Sale of Memorial Stadium site OK'd

State allows city to sell land to Govans nonprofit

October 03, 2002|By Jamie Stiehm | Jamie Stiehm,SUN STAFF

After four years of sometimes angry debate over the future of the Memorial Stadium site, a church-based nonprofit prevailed yesterday as the state Board of Public Works approved the city selling the property to Govans Ecumenical Development Corp. for $728,000.

Construction of a mixed-income senior housing community for 500 is slated to begin on the eastern edge of the 30-acre cleared parcel this fall, GEDCO officials said yesterday. Work on the city's largest YMCA recreational facility will begin on the southwest corner in the spring.

The cost will exceed $45 million, the developers estimated, with funds raised from private and public sources.

In the vote yesterday, State Treasurer Nancy K. Kopp, despite reservations, joined Gov. Parris N. Glendening in supporting the GEDCO/YMCA proposal that Mayor Martin O'Malley, city officials and area community leaders have backed since the late 1990s.

"I don't think this is the conclusion I would have come to, but I believe the process was fair," said Kopp, who became treasurer in February and who earlier had asked for more time to study the deal. "I came in at the end of the conversation."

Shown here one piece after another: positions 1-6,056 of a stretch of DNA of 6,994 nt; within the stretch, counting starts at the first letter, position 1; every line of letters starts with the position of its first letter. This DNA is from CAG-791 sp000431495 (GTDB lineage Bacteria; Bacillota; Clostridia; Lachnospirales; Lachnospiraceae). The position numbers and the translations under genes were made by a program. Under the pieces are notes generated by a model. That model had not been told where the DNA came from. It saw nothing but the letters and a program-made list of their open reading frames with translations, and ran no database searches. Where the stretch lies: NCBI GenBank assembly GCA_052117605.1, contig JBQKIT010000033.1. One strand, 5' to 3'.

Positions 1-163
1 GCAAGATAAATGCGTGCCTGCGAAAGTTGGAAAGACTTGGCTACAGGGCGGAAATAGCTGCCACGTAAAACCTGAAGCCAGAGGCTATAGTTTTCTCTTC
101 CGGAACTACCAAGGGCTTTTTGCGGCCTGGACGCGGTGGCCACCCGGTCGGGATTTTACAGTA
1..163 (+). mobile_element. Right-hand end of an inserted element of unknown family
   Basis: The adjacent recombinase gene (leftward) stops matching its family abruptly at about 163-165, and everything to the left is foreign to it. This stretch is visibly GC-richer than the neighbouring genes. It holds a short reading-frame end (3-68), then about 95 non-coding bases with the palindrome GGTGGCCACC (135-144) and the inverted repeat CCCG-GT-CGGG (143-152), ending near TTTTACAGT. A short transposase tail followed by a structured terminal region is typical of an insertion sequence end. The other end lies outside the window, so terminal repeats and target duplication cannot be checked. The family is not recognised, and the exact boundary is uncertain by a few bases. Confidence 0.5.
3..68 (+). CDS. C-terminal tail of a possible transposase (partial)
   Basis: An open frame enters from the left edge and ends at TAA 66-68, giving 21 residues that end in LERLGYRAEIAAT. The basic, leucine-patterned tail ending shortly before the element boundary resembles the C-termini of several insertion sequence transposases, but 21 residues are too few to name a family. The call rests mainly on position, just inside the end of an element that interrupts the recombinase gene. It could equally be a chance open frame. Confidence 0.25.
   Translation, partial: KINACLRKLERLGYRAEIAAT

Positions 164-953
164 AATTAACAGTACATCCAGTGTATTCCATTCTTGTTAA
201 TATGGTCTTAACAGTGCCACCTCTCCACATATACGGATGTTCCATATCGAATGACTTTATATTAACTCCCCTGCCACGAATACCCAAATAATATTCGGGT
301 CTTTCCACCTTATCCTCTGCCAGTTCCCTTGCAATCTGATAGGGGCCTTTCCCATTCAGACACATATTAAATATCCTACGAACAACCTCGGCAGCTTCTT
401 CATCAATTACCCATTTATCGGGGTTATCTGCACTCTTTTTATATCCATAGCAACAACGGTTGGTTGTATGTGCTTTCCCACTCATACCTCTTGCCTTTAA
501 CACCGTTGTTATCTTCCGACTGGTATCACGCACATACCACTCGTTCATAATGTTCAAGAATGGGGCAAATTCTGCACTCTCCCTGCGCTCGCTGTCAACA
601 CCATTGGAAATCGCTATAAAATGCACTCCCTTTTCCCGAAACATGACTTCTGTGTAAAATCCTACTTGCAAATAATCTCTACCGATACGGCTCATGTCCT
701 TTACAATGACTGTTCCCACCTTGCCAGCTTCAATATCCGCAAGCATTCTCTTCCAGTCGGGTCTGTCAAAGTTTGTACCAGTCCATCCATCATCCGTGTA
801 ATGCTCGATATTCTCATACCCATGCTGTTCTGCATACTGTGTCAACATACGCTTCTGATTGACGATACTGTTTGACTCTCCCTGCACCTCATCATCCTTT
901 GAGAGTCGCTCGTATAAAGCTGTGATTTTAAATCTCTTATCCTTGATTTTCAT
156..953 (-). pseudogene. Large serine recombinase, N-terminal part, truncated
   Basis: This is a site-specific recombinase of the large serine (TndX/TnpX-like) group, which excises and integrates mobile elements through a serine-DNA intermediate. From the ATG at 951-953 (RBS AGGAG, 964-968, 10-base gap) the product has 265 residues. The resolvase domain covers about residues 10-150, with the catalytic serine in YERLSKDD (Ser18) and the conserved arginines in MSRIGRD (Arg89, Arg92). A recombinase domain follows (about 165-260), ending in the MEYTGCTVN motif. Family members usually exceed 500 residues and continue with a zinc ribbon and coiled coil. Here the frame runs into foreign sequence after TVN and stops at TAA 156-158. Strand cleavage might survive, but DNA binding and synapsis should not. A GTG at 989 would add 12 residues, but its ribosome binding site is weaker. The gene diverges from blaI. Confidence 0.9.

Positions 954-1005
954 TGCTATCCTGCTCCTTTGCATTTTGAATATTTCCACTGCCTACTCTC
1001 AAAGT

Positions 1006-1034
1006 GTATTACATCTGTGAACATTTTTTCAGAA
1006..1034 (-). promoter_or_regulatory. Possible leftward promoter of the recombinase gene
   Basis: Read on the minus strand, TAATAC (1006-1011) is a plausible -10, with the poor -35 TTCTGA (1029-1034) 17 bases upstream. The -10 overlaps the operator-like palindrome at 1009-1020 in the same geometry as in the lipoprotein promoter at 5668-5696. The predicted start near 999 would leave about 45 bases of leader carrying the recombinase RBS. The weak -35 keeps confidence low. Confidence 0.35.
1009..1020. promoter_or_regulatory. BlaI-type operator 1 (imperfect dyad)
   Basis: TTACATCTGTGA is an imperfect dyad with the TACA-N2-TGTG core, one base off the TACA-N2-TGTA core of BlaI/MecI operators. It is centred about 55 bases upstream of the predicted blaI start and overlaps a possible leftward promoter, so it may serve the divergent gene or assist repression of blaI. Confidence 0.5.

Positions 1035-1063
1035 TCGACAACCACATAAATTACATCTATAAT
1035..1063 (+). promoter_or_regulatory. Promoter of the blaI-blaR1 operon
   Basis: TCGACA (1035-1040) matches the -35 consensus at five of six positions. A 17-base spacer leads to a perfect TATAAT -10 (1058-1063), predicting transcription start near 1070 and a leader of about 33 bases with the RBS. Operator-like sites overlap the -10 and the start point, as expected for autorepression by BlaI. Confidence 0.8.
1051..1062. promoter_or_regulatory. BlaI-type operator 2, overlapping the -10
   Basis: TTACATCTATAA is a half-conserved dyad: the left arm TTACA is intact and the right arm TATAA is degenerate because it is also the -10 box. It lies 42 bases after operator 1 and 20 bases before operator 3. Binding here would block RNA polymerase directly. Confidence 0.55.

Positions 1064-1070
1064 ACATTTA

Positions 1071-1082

Kopp said she shared the economic concerns of Comptroller William Donald Schaefer, the third board member, who railed yesterday against "the greatest economic mistake the city ever made."

The vote by the board was 2-0, with Schaefer abstaining.

"You have a big playground in an area where you could make money," Schaefer said, shaking his head in disgust. Schaefer and preservationists opposed demolishing the storied stadium and unsuccessfully tried to stop it in court last year.

State Sen. Joan Carter Conway, a Baltimore Democrat speaking for GEDCO, conceded that the intended uses would not produce sizable tax revenue, but insisted the community needs a fresh infusion of social resources.

"We need this as a stabilizer," Conway told the board. "We need to care for our youth and for our elderly in their housing."

Schaefer pointed out that GEDCO does not have all its financing, and will build only a federally financed apartment building for low-income seniors in the first phase.

YMCA President Lee Jensen said yesterday that the organization has raised half of the $10.2 million needed for its building and is receiving its portion of land from the city free.

The Rev. John "Jack" Sharp, GEDCO president, was confident about raising the rest of the required millions in loans, grants and gifts on a years-long timetable and said he had visited several churches recently to enlist their aid. The Church of the Redeemer in North Baltimore contributed $80,000, he said.

State officials said the land will be sold and developed incrementally, allowing the city to retain control over undeveloped portions until GEDCO completes its project.

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